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THE JOURNAL OF SPORTS MEDICINE AND PHYSICAL FITNESS
A Journal on Applied Physiology, Biomechanics, Preventive Medicine,
Sports Medicine and Traumatology, Sports Psychology
Indexed/Abstracted in: Chemical Abstracts, CINAHL, Current Contents/Clinical Medicine, EMBASE, PubMed/MEDLINE, Science Citation Index Expanded (SciSearch), Scopus
Impact Factor 1,111
The Journal of Sports Medicine and Physical Fitness 1999 June;39(2):140-6
Can reticulocyte parameters be of use in detecting iron deficient erythropoiesis in female athletes?
Ashenden M. J. 2, Pyne D. B. 1, Parisotto R. 1, Dobson G. P. 2, Hahn A. G. 1
1 Department of Physiology and Applied Nutrition, Australian Institute of Sport, Canberra;
2 Department of Physiology and Pharmacology, James Cook, University of Nth Qld., Townsville, Australia
Background. The purpose of this study was to investigate whether monitoring reticulocyte profiles, which are known to respond to iron store depletion in sedentary populations, could also be utilised with intensely training athletes.
Methods. A retrospective study of blood samples from 134 national level athletes (61 males, 73 females) at the Australian Institute of Sport were analysed, from which reference ranges were calculated. To ascertain the stability of reticulocyte profiles during periods of intense physical training, the intra-individual variation of these parameters in 12 iron-replete female athletes over a four month period of training was documented. The precision with which the analyzer measured these parameters was also determined using duplicate samples from 37 female athletes. To establish whether reticulocyte parameters were sensitive to iron deficient erythropoiesis in athletes, reticulocyte profiles of five female athletes diagnosed by medical personnel as having depleted iron stores were compared before and after iron therapy to seven controls.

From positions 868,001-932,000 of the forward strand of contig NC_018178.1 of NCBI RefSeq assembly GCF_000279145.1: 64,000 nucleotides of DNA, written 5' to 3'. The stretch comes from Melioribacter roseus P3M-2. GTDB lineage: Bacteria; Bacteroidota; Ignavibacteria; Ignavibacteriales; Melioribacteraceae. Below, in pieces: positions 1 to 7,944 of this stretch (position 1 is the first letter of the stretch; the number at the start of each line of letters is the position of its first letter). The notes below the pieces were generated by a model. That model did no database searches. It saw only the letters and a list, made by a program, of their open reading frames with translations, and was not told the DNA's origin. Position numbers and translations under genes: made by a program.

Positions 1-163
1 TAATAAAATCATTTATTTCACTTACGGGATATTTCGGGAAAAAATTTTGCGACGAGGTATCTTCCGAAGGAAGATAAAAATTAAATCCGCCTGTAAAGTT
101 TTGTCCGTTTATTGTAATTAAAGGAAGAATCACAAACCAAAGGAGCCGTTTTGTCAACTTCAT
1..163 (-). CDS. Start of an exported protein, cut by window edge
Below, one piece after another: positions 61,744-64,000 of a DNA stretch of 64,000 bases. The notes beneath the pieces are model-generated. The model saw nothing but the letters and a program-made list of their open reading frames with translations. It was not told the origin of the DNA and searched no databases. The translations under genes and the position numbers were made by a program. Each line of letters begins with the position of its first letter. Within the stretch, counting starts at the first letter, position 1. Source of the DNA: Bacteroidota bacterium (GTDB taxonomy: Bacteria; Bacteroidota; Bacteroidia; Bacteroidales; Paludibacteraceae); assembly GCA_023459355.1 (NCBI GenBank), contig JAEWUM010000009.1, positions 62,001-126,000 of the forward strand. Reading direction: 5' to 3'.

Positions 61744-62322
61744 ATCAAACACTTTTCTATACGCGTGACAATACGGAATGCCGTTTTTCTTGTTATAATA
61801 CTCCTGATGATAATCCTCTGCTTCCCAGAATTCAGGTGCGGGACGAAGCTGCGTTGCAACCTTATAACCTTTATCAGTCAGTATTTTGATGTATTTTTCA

Results. Corpuscular hemoglobin concentration mean (CHCMr) and mean corpuscular volume (MCVr) showed little variation over time in iron-replete females, with 95% of all fluctuations being within 5.8% and 4.3% of original values, respectively. Iron supplementation in athletes with depleted iron stores elicited an increase in CHCMr (p=0.01), and a decrease in the distributions of reticulocyte volume (RDWr, p=0.01) and cell hemoglobin concentration (HDWr, p<0.01). The ratios of reticulocyte to mature cell MCV (p<0.01) and CHCM (p<0.01) also changed following iron therapy. No such changes occurred in non-supplemented controls with normal iron stores.
Conclusions. These data lend support to the thesis that monitoring of reticulocyte parameters can be of use in detecting iron deficient erythropoiesis in female athletes.